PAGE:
Seligman espouses that the crucial elements for increased well-being in one’s life are:
Positive accomplishment, and
Seems like sound advice.
When a child in your class is sad or you yourself get down in the dumps, perhaps it’s because of some neglected friendships with people who are important to you, or you don’t have enough in your life that truly engages you, or makes you feel like you’re lighting the way for others.
Maybe your inner monologue needs an upheaval. (For more on this, read my post on self-talk here)
But, you see, when I read these life elements, I also couldn’t help but think of a computer game that I was addicted to in my teenage years (and perhaps later…), “The Sims”.
For those of you who may not have heard of this game before, it is basically a life simulation game that gives you the power to create and control people.
You design your own little town full of little people who you dress, accommodate, buy pets for, and entertain.
There is a certain allure in its escapism; the opportunity it provides to freely be the architect of lives, as similar or different to your own as you so choose.
As the characteristics and destiny of your characters, as well as the extent to which you interact with other players of the game, is completely in your control, the game is a distinct breath of fresh air in comparison to the sexism and bullying that has become a feature of far too many of the video games available today.
Now the part of this game that Seligman’s well-being principles remind me of is how you make your Sims happy.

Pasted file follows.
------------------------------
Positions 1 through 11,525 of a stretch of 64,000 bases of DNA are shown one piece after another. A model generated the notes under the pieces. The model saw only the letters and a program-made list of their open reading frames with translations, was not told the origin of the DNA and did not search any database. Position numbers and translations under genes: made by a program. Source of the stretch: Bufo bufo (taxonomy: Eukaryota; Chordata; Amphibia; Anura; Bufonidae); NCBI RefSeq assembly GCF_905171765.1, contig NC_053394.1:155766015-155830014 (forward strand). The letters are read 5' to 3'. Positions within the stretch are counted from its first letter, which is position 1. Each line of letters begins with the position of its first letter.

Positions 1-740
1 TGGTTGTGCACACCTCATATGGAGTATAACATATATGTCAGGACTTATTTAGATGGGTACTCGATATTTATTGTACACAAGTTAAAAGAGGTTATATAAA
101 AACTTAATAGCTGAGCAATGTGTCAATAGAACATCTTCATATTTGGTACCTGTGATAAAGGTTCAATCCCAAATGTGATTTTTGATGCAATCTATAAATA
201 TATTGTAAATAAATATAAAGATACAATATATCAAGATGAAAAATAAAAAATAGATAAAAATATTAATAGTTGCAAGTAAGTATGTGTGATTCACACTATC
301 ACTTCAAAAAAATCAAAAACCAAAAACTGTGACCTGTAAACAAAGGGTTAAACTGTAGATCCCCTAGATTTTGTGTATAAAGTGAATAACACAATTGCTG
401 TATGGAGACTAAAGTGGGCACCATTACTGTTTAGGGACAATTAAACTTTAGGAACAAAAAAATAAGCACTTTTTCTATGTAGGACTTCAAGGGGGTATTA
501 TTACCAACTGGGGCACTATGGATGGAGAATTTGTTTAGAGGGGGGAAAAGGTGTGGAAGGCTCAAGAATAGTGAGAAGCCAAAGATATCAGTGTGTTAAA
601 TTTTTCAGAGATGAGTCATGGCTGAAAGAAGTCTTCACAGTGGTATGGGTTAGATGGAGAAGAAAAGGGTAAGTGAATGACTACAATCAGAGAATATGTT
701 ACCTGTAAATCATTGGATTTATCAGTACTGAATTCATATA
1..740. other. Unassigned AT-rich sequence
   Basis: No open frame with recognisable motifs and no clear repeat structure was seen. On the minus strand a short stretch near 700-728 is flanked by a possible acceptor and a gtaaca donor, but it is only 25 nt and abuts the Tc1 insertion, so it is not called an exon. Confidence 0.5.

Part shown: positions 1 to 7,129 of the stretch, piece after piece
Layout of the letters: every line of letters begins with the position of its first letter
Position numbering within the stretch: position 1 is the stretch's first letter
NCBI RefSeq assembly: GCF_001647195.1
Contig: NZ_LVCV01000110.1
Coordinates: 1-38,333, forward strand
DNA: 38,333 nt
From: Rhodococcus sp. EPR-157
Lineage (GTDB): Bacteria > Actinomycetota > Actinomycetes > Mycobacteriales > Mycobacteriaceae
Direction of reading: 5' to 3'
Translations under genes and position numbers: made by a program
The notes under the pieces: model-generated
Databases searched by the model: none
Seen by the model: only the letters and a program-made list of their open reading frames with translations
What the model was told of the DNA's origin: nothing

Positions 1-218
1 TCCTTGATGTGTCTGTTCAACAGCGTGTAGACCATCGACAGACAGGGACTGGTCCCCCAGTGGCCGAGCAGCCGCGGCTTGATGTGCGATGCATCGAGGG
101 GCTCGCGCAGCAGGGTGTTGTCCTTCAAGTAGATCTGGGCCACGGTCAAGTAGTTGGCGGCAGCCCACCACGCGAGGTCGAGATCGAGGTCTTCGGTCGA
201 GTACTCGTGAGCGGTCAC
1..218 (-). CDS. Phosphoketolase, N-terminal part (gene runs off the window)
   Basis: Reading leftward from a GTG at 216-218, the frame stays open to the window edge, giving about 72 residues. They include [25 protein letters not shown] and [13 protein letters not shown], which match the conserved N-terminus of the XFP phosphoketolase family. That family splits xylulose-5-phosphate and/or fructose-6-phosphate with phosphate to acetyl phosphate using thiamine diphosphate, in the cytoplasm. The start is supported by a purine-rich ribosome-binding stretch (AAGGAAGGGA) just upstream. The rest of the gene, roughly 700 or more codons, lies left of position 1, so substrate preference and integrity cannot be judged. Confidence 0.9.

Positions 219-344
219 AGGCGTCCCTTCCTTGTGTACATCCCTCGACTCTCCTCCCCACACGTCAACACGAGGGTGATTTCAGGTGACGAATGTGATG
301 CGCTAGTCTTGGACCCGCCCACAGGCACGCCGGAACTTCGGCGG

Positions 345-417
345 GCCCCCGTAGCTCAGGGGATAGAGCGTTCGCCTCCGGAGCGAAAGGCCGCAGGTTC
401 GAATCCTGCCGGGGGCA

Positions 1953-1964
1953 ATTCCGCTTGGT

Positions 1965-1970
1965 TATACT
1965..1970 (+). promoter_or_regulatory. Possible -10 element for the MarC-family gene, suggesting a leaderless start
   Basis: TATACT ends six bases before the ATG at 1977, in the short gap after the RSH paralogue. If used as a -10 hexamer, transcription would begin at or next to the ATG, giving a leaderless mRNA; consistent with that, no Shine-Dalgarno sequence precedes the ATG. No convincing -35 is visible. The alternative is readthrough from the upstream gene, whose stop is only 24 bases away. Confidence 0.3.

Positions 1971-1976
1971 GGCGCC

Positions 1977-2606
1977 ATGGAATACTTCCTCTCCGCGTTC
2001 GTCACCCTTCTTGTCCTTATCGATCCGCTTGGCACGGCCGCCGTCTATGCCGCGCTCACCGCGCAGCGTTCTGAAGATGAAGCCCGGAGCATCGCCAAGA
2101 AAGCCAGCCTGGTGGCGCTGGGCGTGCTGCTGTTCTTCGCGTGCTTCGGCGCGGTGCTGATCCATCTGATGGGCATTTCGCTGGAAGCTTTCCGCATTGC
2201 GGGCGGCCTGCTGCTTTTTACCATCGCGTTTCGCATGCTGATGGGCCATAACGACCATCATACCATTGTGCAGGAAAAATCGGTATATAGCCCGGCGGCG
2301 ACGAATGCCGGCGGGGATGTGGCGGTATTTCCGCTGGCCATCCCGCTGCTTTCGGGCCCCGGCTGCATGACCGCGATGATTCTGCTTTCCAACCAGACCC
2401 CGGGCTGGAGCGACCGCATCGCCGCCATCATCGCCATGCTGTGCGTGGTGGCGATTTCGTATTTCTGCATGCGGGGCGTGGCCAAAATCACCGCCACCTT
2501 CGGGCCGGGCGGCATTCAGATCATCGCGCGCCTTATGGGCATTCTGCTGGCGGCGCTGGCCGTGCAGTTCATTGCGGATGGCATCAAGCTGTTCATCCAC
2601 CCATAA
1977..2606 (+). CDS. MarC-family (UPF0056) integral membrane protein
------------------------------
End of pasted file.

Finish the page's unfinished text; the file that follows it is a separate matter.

In order for them to be “in the green”; performing well at work, making friends with ease, and effectively being a popular and contributory citizen of your town, there are certain aspects of their life that must be in balance.
In order to attain the positive emotion that is first on Seligman’s list, you have to balance your Sims’ time each day between
- Hobbies- gardening, cooking, martial arts and swimming, just to name a few.
- Their job- candle, real estate agent, musician, Scientist, chef, athlete etc. For kids, this would be their career aspirations and plans for the future.
- Fun, such as reading, playing with a pet, and dancing, as well as game challenges/ missions such as searching for clues to unlock a castle. And, lastly,
- Social activities- calling your Grandma, emailing an acquaintance, even dating, “woohoo”ing, getting engaged and getting married.
Of course, you need to also feed them, bathe them, poop them and allow them to sleep (or give them lots of coffee) but let’s not get into Maslow’s hierarchy of needs while we’re so focused on Seligman and flourishing.
Am I the only one who sees the remarkable parallels? Who said that pop culture and games never taught us anything worth learning!?
Ladley, P. (2015). games-based-learning and g-Learning blog. Games-based-learning.com. Retrieved 19 October 2015, from http://www.games-based-learning.com
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